The retail industry was worth $107bn (£78bn), according to one projection, but Ghana - the world's second largest cocoa producer - earned just around $2bn
The overall story will be a familiar one to students who appreciate why such a small percentage of the final retail price we pay for our chocolate products goes into the pockets and accounts of the cocoa growers themselves.
Processing and branding chocolate offers higher value added and has the potential to lift per capita incomes in Ghana which is the second biggest producer of cocoa beans in the world.
But as the article makes clear, transitioning from growing to processing is not without cost and risk. Intermittent energy supplies, the expense of buying or leasing scarce refrigerators at ports and high interest rates on loan finance to buy essential capital equipment are all major barriers to manufacturing in Ghana. In a nutshell, the article provides excellent context on many of the barriers to economic growth in such countries.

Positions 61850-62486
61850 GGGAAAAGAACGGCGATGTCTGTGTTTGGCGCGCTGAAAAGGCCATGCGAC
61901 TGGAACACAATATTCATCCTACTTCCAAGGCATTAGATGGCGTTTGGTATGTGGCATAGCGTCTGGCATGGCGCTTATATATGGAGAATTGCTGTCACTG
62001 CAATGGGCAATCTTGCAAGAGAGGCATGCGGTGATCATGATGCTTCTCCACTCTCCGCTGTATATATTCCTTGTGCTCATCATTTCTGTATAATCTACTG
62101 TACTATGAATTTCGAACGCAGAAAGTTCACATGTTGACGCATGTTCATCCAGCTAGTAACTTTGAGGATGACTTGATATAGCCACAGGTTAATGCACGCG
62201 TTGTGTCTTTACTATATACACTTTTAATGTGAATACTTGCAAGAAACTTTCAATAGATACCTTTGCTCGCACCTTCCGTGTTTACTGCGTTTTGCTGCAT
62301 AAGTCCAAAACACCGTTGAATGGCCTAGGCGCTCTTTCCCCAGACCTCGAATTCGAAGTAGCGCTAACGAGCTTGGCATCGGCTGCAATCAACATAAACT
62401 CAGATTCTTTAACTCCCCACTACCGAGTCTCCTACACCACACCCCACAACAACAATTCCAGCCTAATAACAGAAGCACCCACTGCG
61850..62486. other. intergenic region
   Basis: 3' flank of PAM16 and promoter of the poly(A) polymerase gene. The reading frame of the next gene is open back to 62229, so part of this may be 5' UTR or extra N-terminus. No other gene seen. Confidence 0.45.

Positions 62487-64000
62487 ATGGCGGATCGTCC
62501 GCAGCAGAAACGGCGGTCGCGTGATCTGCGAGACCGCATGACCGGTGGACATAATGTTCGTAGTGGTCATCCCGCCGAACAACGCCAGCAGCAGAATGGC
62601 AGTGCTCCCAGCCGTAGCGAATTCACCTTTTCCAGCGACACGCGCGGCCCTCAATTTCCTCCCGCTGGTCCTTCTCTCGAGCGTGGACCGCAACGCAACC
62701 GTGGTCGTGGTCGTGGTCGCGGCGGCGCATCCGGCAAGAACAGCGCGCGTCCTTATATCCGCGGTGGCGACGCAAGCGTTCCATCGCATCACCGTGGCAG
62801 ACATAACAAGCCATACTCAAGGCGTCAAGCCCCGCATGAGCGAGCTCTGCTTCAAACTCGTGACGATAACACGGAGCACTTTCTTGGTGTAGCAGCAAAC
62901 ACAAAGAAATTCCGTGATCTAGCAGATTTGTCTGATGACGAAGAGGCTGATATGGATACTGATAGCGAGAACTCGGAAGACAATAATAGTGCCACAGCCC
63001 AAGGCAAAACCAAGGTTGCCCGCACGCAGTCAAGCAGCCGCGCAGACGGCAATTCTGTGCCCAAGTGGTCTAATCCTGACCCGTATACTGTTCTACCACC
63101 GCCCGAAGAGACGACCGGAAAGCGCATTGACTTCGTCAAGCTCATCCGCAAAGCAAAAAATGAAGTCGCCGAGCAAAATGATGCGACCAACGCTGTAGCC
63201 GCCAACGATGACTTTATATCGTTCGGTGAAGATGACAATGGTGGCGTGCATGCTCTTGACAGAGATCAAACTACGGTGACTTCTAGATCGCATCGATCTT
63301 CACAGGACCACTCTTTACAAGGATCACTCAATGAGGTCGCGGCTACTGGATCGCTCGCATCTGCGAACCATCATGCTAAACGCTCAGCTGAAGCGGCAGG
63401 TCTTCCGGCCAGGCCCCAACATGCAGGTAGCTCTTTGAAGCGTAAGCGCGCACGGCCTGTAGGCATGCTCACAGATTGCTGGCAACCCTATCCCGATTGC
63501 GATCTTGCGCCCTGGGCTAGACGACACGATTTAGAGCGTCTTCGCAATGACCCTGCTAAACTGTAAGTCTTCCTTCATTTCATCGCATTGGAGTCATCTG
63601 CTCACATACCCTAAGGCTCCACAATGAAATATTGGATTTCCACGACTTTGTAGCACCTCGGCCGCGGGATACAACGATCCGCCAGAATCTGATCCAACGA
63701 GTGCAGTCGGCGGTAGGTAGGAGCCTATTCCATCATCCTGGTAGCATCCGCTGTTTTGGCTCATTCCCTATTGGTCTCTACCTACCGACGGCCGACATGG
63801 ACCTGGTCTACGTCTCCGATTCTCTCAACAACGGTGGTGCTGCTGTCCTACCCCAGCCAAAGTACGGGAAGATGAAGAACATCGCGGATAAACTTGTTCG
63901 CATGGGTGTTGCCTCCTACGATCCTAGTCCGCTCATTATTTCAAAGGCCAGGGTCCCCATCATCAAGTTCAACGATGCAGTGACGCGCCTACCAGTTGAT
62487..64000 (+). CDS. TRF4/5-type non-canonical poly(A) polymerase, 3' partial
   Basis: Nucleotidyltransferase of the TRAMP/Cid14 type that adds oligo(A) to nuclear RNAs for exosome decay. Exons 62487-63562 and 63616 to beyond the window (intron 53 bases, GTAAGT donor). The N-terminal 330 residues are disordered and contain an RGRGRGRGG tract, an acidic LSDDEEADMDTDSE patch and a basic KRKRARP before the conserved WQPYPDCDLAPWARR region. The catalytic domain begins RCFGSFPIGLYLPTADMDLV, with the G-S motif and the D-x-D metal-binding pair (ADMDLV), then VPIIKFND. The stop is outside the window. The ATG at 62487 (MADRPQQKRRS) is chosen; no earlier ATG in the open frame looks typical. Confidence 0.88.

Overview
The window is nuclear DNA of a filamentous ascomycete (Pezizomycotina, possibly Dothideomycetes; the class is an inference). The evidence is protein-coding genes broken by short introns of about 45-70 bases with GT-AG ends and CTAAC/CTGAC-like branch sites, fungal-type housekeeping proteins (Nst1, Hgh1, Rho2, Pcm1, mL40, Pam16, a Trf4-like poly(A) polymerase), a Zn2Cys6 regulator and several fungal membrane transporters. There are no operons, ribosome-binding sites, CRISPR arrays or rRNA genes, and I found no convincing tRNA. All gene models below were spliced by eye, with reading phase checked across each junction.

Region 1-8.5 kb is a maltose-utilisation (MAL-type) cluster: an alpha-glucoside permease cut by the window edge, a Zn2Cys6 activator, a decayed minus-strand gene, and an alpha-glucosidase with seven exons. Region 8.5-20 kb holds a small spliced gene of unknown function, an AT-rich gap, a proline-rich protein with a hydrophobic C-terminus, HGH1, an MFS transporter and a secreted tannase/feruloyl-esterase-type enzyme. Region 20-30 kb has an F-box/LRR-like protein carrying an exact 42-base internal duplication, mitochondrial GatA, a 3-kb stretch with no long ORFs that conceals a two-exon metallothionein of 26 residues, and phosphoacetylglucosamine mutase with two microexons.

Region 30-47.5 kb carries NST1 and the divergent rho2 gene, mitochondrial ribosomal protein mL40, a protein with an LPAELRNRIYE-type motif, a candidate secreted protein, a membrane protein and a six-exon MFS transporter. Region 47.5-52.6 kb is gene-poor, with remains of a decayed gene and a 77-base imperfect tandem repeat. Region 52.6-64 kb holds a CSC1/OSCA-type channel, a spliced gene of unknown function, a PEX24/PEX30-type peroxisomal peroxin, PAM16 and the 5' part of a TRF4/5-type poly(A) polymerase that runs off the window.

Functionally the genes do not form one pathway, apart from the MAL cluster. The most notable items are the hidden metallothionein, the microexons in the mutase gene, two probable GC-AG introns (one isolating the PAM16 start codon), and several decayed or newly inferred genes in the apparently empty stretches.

Industrialisation is a key objective for the Ghanian government and a raft of tax incentives are being put in place or considered. But there is a big distance to travel - Ghana processes only about 30% of its cocoa crop and the rest is exported. They have little pricing power in global markets and are vulnerable to volatile world demand and prices.
According to the Observatory of Economic Complexity:
"In 2019 Ghana was the number 73 economy in the world in terms of GDP (current US$), the number 72 in total exports, the number 81 in total imports, the number 141 economy in terms of GDP per capita (current US$) and the number 143 most complex economy according to the Economic Complexity Index (ECI)."